!

crypto ipsec ikev1 transform-set MYSET esp-3des esp-md5-hmac

!

crypto dynamic-map DYNMAP 1 set ikev1 transform-set MYSET

crypto map CRYPMAP 65535 ipsec-isakmp dynamic DYNMAP

crypto map CRYPMAP interface outside

!

tunnel-group DefaultL2LGroup ipsec-attributes

ikev1 pre-shared-key cisco

The configuration on the SITEB-LAN-RTR is as follows:

hostname SITEB-LAN-RTR

!

interface FastEthernet0/0

ip address 192.168.20.20 255.255.255.0

!

ip route 0.0.0.0 0.0.0.0 192.168.20.1

Now let’s test our VPN configuration. Since the ASA has a dynamic crypto map, it cannot be the one to initiate the VPN tunnel. We need to initiate it from the router.

As you can see, even though I didn’t configure any VPN ACL on the ASA’s crypto map, the ASA learned this dynamically from the initiating peer.

Reverse Route Injection

In my configuration above, I have set the default gateway on the SITEB-LAN-RTR as the ASA. This is the reason the ping was successful. However, there may be cases where you want the ASA to advertise the dynamically learned addresses to other devices on the network. We can use reverse route injection (RRI) to achieve this. With RRI, the ASA installs a static route for the dynamically learned address in its routing table and we can then redistribute this static route by using a dynamic routing protocol.

On the ASA, we will enable RRI on the dynamic crypto map and also run EIGRP on its inside subnet:

crypto dynamic-map DYNMAP 1 set reverse-route

!

router eigrp 10

no auto-summary

network 192.168.20.0 255.255.255.0

redistribute static

On the SITEB-LAN-RTR, we will enable EIGRP as a routing protocol and remove the default route:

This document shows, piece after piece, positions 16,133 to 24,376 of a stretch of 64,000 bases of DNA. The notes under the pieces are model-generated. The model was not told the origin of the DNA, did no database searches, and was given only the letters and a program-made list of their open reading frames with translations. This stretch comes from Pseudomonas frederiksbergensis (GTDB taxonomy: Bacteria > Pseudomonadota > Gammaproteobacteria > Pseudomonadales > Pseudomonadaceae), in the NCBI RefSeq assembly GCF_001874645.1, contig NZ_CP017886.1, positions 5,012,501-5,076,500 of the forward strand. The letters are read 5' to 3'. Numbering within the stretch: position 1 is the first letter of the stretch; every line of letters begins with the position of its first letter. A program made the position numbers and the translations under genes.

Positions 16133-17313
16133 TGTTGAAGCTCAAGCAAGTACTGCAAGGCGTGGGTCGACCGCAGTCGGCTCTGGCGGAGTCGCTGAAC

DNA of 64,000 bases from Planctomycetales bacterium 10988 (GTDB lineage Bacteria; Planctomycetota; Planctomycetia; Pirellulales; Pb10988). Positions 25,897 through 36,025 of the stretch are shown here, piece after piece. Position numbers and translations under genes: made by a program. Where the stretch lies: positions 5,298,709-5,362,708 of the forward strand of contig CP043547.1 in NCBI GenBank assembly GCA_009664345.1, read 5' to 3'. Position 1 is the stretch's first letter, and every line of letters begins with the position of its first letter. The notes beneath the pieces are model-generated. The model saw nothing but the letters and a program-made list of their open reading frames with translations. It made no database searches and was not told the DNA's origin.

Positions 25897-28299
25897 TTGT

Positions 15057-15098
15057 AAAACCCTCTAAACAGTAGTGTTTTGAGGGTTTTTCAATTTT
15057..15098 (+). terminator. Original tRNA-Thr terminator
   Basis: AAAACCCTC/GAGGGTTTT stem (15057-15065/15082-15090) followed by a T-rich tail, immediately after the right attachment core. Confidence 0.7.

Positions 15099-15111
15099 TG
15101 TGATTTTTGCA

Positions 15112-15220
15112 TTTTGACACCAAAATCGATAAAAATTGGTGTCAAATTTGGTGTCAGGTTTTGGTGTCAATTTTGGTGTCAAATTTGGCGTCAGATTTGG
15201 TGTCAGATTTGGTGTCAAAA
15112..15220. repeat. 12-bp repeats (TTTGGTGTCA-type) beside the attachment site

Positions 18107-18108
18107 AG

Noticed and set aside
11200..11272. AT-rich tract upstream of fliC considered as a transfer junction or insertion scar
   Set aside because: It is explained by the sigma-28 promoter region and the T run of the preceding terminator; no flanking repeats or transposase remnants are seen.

router eigrp 10

network 192.168.20.0

no auto-summary

!

no ip route 0.0.0.0 0.0.0.0 192.168.20.1

I will clear the crypto SAs between the ASA and the router and you will notice that the only static route in the ASA’s routing table is the default route via the INTERNET router:

Now when I initiate the VPN tunnel again, the static route for 192.168.10.0/24 is installed in the ASA’s routing table:

Also, the static route is advertised via EIGRP to the SITEB-LAN-RTR:

Using “any” in the Crypto Map ACL

One thing I found out is that if you use “any” in the ACL applied under the crypto map (on the dynamic peer. i.e.. SITEA-RTR), the VPN tunnel will not come up. For example, if the following access list is applied under the crypto map at the dynamic peer, the tunnel will not form:

ip access-list extended VPNACL

permit tcp any any

The logs on the ASA will reveal something like:

I’m not really sure why this happens because this same ACL will work for a static site-to-site VPN tunnel. I just thought to mention this because it cost me a lot of troubleshooting time and it may help someone.

Summary

In this article, we have configured a site-to-site VPN tunnel between a router with a dynamically allocated IP address and a Cisco ASA with a static IP address. The configuration on the router is normal VPN configuration, but we used a dynamic crypto map on the Cisco ASA.

We also discussed how the access list used under the crypto map at the dynamic peer cannot contain the “any” keyword; otherwise, the tunnel will not come up. If anyone knows the reason behind this, please drop a comment.

I hope you have found this article insightful.

References

  1. Using Dynamic Crypto Maps: http://www.cisco.com/c/en/us/td/docs/security/asa/asa84/configuration/guide/asa_84_cli_config/vpn_ike.html#wp1042880
  2. Dynamic IPsec Tunnel Between a Statically Addressed ASA and a Dynamically Addressed Cisco IOS Router that uses CCP Configuration Example: http://www.cisco.com/c/en/us/support/docs/security/asa-5500-x-series-next-generation-firewalls/112075-dynamic-ipsec-asa-router-ccp.html